Mark Cavendish rues leaving Mørkøv's wheel on Champs-Élysées, but will he ride another Tour de France?

Cavendish remains on 34 wins but is all smiles as he wins green jersey in incredible comeback

Mark Cavendish
(Image credit: Getty)

Mark Cavendish is ruing the decision to leave lead-out man Michael Mørkøv's wheel in the Champs-Élysées sprint on the final stage of the Tour de France, as the opportunity to set a new record for most Tour de France stage wins flashed by him in the shape of Wout van Aert and Jasper Philipsen, Cavendish having to settle for third.

"I left Mørkøv's wheel didn't I? Shouldn't have left Mørkøv's wheel," Cavendish told ITV after the stage of the mistake he made in the final. 

"I've seen Van Aert come with speed and he still had Teunissen with him, and then Jonas Rickaert came underneath and that was me from then on. I knew I was in a pretty dark situation, knew I was boxed. Rickaert came and he had Philipsen then. Pretty much exactly what we do, our tactics, they did against us because I left Mørkøv's wheel."

Ultimately, though, Cavendish isn't too upset, a month ago a Tour comeback wasn't even on the cards and now he's equalled Merckx's record and captured an unexpected green jersey.

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"Doesn't matter, we stayed safe and we've got five stage wins from here so we can be happy," Cavendish said.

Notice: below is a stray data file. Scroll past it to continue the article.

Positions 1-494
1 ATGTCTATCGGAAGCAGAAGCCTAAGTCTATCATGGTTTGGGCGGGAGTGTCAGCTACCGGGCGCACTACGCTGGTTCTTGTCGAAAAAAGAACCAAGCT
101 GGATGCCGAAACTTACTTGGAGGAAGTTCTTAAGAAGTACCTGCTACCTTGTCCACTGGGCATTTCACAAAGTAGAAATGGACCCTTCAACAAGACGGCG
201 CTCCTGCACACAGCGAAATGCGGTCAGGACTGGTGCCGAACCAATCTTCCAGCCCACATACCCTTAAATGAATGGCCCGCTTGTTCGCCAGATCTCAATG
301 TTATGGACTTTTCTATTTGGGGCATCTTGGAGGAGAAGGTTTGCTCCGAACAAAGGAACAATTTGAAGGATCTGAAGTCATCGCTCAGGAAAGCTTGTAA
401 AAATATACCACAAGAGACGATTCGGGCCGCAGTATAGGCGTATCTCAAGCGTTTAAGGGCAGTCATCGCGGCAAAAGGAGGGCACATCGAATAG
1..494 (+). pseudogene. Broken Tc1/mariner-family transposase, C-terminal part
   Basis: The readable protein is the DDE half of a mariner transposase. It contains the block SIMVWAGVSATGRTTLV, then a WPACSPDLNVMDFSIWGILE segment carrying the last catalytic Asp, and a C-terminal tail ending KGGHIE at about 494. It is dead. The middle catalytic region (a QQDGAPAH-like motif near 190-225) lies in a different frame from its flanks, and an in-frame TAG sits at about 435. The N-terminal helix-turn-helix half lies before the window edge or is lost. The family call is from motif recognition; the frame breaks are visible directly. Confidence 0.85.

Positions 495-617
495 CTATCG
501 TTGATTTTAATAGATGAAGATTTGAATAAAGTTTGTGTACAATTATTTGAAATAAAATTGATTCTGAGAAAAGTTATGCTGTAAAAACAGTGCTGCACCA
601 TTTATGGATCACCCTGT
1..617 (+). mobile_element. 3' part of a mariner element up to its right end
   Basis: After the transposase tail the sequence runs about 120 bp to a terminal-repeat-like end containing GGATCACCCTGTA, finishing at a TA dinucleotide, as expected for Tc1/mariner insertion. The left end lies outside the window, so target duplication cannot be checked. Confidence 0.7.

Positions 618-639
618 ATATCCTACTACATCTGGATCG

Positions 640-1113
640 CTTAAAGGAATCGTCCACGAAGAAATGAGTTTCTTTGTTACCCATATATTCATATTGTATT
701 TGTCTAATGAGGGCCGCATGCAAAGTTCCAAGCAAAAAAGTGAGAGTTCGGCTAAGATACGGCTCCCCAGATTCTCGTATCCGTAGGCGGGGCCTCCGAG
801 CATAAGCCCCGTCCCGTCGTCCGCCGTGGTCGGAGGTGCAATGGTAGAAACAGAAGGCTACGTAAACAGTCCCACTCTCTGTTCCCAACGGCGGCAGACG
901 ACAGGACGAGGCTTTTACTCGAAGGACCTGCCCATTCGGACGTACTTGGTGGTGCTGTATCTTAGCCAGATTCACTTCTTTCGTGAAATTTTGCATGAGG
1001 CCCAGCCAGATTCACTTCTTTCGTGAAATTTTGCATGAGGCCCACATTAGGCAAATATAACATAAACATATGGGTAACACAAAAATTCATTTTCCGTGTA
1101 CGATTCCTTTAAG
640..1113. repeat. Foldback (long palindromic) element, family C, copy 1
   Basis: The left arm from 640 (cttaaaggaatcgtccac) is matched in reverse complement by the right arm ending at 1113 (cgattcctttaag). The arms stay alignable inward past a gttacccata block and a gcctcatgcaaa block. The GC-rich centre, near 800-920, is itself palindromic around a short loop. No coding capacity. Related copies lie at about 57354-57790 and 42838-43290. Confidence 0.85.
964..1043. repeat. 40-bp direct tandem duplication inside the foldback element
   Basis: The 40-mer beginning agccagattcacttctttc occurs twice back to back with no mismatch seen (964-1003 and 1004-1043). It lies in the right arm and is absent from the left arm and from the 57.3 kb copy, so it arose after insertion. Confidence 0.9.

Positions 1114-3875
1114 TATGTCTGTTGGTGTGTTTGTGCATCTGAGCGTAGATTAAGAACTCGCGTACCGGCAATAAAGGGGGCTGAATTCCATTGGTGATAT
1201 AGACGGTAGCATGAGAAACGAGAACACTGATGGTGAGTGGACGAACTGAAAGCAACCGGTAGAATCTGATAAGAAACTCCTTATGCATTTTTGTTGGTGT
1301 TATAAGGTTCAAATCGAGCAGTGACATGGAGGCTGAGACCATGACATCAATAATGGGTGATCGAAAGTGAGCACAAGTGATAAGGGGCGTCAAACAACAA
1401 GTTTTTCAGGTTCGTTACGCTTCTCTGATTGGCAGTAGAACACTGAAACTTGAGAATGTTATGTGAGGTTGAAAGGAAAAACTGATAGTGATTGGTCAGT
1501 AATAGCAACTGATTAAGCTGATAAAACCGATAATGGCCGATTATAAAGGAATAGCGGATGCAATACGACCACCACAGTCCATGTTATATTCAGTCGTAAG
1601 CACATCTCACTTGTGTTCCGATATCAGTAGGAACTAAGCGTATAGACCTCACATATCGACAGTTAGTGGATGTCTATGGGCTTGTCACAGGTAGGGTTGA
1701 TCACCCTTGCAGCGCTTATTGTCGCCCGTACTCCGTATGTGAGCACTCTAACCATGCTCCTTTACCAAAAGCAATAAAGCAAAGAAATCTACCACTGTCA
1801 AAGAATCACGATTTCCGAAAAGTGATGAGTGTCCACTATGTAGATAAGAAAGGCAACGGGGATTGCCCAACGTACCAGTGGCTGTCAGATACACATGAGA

"It was a little bit chaotic in the final, I didn't really like it if I'm honest. It wasn't nice at all. Then Mørkøv had one of the GoPros on his saddle so I had to be even more vigilant with where my handlebars were going.

"We've got the green jersey, we're in Paris, four weeks ago I wasn't even going to be at this race, but to be here...five stage wins, yellow jersey for a day, green jersey for 14, 15 days, it's a successful Tour de France for Deceuninck - Quick-Step."

Mark Cavendish

(Image credit: Getty)

Interestingly, when asked about the green jersey, Cavendish uses the phrase 'when I was riding', instinctively talking of this comeback as a detached surprise away from the majority of his career, talking about how the placement of intermediate sprints has changed over the past decade. When questions turn to another ride at the Tour next year, it's of course all up in the air. Does he want to go out on this unexpected high? Or is there still hunger?

"Honestly, since really 2011 I never really thought about getting it anyway. Only in the last couple of years have they changed where they put the intermediate sprints that's when I was like 'urgh, I wish they'd done that when I was riding!'

"It's just serendipity that I'm here now 10 years after wearing it I'm wearing it again, I'm just super grateful.

"I don't know, I'm getting on a bit," Cavendish said of whether he'll ride the 2022 Tour. "All I want to do now is enjoy a nice dinner with my team-mates and my family and spend the next few days with my wife and kids and see what happens."

Jonny Long

Hi. I'm Cycling Weekly's Weekend Editor. I like writing offbeat features and eating too much bread when working out on the road at bike races.


Before joining Cycling Weekly I worked at The Tab and I've also written for Vice, Time Out, and worked freelance for The Telegraph (I know, but I needed the money at the time so let me live).


I also worked for ITV Cycling between 2011-2018 on their Tour de France and Vuelta a España coverage. Sometimes I'd be helping the producers make the programme and other times I'd be getting the lunches. Just in case you were wondering - Phil Liggett and Paul Sherwen had the same ham sandwich every day, it was great.